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If my model have

[DisplayName("First Name")]
public string firstName { get; set; }

Then I can print it in the View with LabelFor

@Html.LabelFor(model => model.acc_first)

It will then render as

<label for="firstName">First Name</label>
  • But how can I "raw" read the property (FirstName) attributes in the View? If for example, I want to send the value to a function on the View page
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4 Answers 4

To access the attributes you'll need a custom Html helper. Since the attributes aren't really part of the property or model you need to go in a round about way to access them.

public static IHtmlString DisplayName<TModel, TValue>(
                             this HtmlHelper<TModel> html,
                             Expression<Func<TModel, TValue>> expression) {
    var metadata = ModelMetadata.FromLambdaExpression<TModel, TValue>(expression, html.ViewData);

    return new HtmlString(metadata.DisplayName);
}

For additional attributes that aren't part of the DataAnnotations you can do the following:

Create a custom attribute

public class TooltipAttribute : Attribute, IMetadataAware {
    public TooltipAttribute(string tooltip) {
        this.Tooltip = tooltip;
    }

    public string Tooltip { get; set; }

    public void OnMetadataCreated(ModelMetadata metadata) {
        metadata.AdditionalValues["Tooltip"] = this.Tooltip;
    }
}

The magic happens in the OnMetadataCreated implementation. Here we can populate the AdditionalValues with anything we need for our particular Attribute. In this case we’re adding a Tooltip key. Your name should be unique as other attributes or providers may add their own keys with the same name It is important to remember that attributes are not always read in the same order. So your tooltip attribute may be called first, last or somewhere in the middle. This is an important distinction as it may cause undesired effects.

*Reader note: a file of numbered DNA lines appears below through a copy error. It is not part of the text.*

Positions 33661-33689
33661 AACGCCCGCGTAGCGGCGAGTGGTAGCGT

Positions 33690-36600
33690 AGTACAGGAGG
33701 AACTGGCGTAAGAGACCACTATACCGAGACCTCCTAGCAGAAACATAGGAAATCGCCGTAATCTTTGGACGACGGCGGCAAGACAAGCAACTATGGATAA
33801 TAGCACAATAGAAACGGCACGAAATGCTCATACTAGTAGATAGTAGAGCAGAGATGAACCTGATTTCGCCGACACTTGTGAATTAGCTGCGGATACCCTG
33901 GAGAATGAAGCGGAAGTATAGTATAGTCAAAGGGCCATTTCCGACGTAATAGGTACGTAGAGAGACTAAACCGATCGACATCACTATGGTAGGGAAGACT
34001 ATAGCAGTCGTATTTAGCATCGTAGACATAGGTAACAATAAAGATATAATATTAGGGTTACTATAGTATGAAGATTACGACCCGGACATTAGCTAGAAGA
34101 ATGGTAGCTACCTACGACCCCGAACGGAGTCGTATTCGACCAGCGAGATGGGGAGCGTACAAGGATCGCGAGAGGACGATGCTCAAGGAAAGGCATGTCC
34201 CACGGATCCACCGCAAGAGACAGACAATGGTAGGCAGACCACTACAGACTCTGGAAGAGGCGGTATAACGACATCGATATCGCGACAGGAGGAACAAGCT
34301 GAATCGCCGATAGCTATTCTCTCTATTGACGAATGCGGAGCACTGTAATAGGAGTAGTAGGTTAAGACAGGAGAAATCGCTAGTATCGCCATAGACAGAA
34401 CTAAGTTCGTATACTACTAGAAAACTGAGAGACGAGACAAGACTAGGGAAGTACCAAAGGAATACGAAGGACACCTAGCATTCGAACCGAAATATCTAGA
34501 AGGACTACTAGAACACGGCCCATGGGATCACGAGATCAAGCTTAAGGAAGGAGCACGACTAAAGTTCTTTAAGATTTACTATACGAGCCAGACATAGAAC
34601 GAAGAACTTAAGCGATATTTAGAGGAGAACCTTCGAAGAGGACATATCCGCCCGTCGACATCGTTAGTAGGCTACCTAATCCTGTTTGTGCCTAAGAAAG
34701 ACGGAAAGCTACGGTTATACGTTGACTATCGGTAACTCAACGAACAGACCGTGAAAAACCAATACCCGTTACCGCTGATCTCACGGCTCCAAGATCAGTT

Then create a custom Attribute helper

public static IHtmlString TooltipFor<TModel, TValue>(
                             this HtmlHelper<TModel> html,
                             Expression<Func<TModel, TValue>> expression) {
    var metadata = ModelMetadata.FromLambdaExpression<TModel, TValue>(expression, html.ViewData);
    if (metadata.AdditionalValues.ContainsKey("Tooltip"))
        return new HtmlString((string)metadata.AdditionalValues["Tooltip"]);

    return new HtmlString("");
}
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Just what I needed. I use your first example and it works great. Thanks! :) –  haagel Oct 19 '11 at 12:47
@Html.DisplayNameFor(x => x.acc_first)
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@(This.Model.acc_first)

Should work

so in javascript you can use it like

function callme(val)
{
   //some ajax call with 
   @(This.Model.acc_first)
}
share|improve this answer
    
The question is asking about getting the property's Display Name (from the DisplayNameAttribute), not the property's value. –  Darren Oster Nov 27 '12 at 5:43
@Html.DisplayFor(model => model.acc_first)

should work for you. If not, try just

@Model.acc_first

Either one should work fine.

share|improve this answer
    
The question is asking about getting the property's Display Name (from the DisplayNameAttribute), not the property's value. –  Darren Oster Nov 27 '12 at 5:43

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